Zack Jackson 46:43

Yeah, I live that. Jesus Camp both in in the documentary and also living through stuff like that. Yes.


Kendra Holt-Moore 46:52

Yeah, it might hit too close to home for me to watch that. Yeah.


Vikki Gaskin-Butler 46:57

So I will show all of those things. And we will have really rich discussions and relate it to the material we were covering in psychology of religion, especially on the empirical stuff, and then just looking at so what is it that? What is it about all of these things that helpful to the people involved? What's harmful? If you see it that way? Do they see it as harmful? Psychologically speaking, are they okay? I mean, and so we had lots of rich discussions about that. That was my absolute favorite class to teach.


Kendra Holt-Moore 47:35

Yeah, that's so fun. What did you what what? What was the topic that people that? What was the topic that students got most worked up about? Or what was like, the favorite topic of the class?


Vikki Gaskin-Butler 47:50

It wasn't a topic, but it was. It was the whole course. And I'll say it this way. Students were really upset with me that I could not say, the research definitively says this, oh, about anything, anything. Because I said, this is what we have, because psychology of religion is, it's still growing, right? But we don't have millions and millions of people studying this, right. But what we can say is, this is what we know, based on this research, and we went, I mean, we covered so many different topics, from clergy health, to religious attributions, and social psychology and all these different things. And, and they were just frustrated, because I wasn't giving them definitive answers. I said, this is the research we have. And you have to look at this research, and then look at the people you're with whom you're going to work, and figure out whether this research bears out or not. And it might not. And if it doesn't, at least you have a foundation to use to approach the people. And so that was the biggest issue. And on both sides, because students who were really religious, it didn't matter what their religious background was, because I had some diversity there. They really wanted me to just come down and say religion is great, it helps everyone and you know, because I'm a believer and this you know, particular faith tradition. And then the other who wanted me to just say, religion is awful, and doesn't help anybody else. Like Yeah, can't do that. So that was a big deal in Dallas. They were frustrated Oh,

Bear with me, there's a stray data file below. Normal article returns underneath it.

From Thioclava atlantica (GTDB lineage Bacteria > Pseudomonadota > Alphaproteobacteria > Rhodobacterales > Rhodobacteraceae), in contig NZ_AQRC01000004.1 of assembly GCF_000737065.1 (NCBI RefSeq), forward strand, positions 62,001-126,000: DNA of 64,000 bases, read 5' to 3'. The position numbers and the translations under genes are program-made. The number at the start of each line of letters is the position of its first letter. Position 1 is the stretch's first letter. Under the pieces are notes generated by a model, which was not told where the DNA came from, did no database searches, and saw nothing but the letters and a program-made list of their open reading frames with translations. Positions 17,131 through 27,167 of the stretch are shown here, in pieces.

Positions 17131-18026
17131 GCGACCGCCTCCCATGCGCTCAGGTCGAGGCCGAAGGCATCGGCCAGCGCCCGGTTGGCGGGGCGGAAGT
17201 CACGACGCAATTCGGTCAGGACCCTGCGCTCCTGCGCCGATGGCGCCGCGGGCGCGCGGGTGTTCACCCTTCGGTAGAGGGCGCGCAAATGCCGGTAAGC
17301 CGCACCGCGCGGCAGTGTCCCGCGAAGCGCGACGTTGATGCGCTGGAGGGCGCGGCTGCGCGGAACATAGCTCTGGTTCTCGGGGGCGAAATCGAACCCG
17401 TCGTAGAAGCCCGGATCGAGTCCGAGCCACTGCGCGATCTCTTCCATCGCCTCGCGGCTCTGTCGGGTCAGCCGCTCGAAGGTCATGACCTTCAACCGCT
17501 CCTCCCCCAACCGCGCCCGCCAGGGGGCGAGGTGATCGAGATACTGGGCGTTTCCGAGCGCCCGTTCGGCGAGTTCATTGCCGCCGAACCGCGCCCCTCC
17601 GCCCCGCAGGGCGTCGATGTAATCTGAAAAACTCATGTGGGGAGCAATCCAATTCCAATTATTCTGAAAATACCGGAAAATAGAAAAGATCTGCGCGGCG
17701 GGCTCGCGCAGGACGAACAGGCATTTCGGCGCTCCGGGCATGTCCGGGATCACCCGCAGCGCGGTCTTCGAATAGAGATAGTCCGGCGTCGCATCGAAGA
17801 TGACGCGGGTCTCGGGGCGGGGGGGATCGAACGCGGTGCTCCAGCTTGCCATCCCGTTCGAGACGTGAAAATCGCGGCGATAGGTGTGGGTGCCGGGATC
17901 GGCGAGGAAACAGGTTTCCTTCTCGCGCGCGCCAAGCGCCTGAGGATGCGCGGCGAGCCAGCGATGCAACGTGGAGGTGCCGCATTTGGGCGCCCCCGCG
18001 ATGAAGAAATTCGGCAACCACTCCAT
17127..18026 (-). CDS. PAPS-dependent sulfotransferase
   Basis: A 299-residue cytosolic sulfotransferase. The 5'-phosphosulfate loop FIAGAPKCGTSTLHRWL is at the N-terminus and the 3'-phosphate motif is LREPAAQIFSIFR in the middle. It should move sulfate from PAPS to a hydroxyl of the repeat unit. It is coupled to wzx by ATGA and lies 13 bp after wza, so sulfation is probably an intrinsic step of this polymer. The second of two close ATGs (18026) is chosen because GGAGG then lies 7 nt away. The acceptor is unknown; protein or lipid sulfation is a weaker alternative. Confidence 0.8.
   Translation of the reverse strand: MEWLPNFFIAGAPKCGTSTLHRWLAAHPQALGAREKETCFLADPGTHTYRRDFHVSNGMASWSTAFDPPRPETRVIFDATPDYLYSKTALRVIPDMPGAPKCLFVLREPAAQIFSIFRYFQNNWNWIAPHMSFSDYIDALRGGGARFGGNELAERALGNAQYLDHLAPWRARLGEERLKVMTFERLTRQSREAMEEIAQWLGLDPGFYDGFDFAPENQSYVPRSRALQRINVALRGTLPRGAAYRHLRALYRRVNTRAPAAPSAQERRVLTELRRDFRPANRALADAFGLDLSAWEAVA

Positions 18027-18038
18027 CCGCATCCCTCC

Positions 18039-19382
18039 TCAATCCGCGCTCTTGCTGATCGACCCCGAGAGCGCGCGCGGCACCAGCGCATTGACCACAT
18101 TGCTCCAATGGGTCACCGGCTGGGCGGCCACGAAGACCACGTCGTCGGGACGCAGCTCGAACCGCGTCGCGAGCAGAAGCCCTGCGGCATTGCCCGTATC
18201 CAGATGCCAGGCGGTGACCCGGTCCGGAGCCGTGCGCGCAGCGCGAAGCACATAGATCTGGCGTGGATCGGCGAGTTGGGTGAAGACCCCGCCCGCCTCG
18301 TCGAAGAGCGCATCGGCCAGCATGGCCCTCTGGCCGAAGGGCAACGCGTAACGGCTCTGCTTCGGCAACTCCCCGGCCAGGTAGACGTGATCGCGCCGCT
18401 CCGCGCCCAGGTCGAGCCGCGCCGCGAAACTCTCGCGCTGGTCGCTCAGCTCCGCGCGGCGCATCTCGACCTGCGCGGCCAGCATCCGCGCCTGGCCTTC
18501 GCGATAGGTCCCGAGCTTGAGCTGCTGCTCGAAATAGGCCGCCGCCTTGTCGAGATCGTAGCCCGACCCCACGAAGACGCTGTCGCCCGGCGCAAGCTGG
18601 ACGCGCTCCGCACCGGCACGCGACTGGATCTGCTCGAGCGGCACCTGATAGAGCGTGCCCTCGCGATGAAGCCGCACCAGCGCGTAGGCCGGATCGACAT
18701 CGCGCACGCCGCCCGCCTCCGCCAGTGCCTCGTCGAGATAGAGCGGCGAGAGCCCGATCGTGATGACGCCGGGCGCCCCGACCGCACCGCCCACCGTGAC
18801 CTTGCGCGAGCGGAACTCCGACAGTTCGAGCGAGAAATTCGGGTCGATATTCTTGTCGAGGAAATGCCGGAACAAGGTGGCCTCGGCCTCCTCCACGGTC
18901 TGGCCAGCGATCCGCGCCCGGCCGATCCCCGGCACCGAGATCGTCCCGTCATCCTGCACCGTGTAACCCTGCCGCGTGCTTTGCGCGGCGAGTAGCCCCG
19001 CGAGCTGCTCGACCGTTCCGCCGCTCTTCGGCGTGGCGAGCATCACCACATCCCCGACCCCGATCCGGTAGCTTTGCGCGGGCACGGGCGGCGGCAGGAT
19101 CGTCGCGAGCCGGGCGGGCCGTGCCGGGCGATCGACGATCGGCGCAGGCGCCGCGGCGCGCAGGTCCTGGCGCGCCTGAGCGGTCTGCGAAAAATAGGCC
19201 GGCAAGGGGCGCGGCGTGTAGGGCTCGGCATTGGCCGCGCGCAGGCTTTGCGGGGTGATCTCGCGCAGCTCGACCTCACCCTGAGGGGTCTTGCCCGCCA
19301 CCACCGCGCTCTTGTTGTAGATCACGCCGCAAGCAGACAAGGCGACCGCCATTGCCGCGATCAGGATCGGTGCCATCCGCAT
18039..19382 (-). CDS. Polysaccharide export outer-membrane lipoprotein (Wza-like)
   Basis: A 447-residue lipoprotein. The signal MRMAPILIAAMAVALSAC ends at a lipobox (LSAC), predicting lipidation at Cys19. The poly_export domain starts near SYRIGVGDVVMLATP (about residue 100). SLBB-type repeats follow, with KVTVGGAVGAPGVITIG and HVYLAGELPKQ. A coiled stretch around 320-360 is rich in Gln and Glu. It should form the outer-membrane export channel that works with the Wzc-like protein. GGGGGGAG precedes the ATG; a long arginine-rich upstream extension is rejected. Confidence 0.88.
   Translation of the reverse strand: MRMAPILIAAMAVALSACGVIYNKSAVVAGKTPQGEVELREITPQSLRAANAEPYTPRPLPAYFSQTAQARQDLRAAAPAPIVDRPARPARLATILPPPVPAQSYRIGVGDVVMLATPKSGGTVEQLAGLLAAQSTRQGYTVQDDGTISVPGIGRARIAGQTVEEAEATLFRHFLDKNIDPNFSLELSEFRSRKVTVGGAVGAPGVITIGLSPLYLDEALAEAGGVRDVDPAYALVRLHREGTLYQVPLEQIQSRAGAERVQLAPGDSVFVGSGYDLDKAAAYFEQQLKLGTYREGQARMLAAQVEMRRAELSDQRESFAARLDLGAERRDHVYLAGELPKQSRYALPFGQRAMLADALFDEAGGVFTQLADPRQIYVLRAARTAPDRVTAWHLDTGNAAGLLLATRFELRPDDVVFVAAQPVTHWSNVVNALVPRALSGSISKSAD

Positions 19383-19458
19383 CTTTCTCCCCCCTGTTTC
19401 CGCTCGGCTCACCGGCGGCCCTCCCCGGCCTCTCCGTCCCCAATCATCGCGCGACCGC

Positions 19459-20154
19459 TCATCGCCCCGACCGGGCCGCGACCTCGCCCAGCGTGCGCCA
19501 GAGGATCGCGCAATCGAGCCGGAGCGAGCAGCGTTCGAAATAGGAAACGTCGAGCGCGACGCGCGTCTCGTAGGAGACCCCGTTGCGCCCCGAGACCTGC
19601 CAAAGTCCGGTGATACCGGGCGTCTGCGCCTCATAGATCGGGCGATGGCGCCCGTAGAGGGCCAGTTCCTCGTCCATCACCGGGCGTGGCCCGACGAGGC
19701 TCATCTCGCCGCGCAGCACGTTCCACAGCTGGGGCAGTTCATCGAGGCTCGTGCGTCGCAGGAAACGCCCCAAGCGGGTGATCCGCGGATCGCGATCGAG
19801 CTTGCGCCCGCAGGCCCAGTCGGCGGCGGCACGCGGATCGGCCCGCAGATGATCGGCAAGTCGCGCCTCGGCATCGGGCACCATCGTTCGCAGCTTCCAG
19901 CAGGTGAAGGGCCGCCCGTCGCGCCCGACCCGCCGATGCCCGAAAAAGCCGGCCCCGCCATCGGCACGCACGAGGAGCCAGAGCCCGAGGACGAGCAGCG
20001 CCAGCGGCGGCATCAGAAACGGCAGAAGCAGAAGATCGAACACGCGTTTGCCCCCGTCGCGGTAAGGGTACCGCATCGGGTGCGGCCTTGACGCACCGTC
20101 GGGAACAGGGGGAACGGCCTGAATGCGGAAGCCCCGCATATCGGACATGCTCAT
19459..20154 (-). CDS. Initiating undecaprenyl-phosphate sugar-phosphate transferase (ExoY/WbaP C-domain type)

Zack Jackson 49:51

we can approach our our like our theology or religion with that kind of mindset where you're like, here's what the here's what are this? Here's what scripture suggests, and here's how it bears out. And does that work in this context or not? And if not, like, what, where can we? How can we adapt? What can we do? Like, wow, what if that just that worldview that you just put forward, like apply that to our Faith Journeys? And I feel like we would all be so much more mature,


Kendra Holt-Moore 50:18

knows that we need absolutely



no ambiguity, no room for a gray. ambiguity is hard to preach? I'll tell you.


Vikki Gaskin-Butler 50:30

Yes, it is. Yes, it is.


Kendra Holt-Moore 50:34

I think that's really I imagine that there were days that that felt especially challenging to you, as the faculty member, like teaching that class, but there's something so satisfying about those moments in class to where students, they know, they're not going to get a clear cut answer from you. And they're forced to sit in the ambiguity, and you can just see the frustration. But it's like a constructive kind of frustration of like, you get the point. If you can see why this is complicated. And that is like a job well done, I think to like, have a roomful of students frustrated.


Vikki Gaskin-Butler 51:15

The one of the last time that I taught of course, then students would leave class and follow each other down the hall and then go find a place to sit and talk and talk about what we talked about in class and then come back the next week and say, you know, we talked about this and